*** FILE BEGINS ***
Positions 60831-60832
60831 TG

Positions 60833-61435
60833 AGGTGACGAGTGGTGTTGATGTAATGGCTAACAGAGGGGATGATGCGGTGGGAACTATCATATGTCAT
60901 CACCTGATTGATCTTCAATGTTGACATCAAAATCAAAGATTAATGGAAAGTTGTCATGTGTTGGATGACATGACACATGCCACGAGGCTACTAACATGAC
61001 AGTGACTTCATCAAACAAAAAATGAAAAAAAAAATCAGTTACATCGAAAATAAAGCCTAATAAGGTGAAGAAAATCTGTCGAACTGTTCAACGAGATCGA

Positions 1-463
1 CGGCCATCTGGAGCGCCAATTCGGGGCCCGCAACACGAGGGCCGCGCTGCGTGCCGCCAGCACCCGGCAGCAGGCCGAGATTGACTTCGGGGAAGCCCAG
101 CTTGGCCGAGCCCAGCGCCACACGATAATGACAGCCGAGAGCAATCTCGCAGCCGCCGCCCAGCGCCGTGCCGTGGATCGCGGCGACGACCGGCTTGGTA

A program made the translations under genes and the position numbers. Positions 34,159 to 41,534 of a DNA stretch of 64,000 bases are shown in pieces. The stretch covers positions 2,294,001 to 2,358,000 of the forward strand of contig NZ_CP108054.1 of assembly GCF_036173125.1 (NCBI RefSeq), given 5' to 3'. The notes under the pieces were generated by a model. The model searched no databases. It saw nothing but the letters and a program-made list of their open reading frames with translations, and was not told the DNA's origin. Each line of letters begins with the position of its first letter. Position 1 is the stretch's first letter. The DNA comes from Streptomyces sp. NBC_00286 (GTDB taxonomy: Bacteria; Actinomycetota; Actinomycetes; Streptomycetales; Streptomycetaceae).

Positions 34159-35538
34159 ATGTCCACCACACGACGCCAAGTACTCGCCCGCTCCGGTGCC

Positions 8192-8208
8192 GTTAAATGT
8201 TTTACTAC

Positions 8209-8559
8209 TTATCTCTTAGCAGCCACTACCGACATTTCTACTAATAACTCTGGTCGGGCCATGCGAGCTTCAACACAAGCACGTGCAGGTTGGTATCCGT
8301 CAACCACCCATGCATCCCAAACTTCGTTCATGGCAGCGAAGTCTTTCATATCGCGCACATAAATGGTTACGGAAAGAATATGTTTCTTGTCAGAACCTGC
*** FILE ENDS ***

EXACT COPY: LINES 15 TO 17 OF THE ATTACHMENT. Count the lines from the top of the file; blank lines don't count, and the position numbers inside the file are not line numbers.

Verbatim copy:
8201 TTTACTAC

Positions 8209-8559
8209 TTATCTCTTAGCAGCCACTACCGACATTTCTACTAATAACTCTGGTCGGGCCATGCGAGCTTCAACACAAGCACGTGCAGGTTGGTATCCGT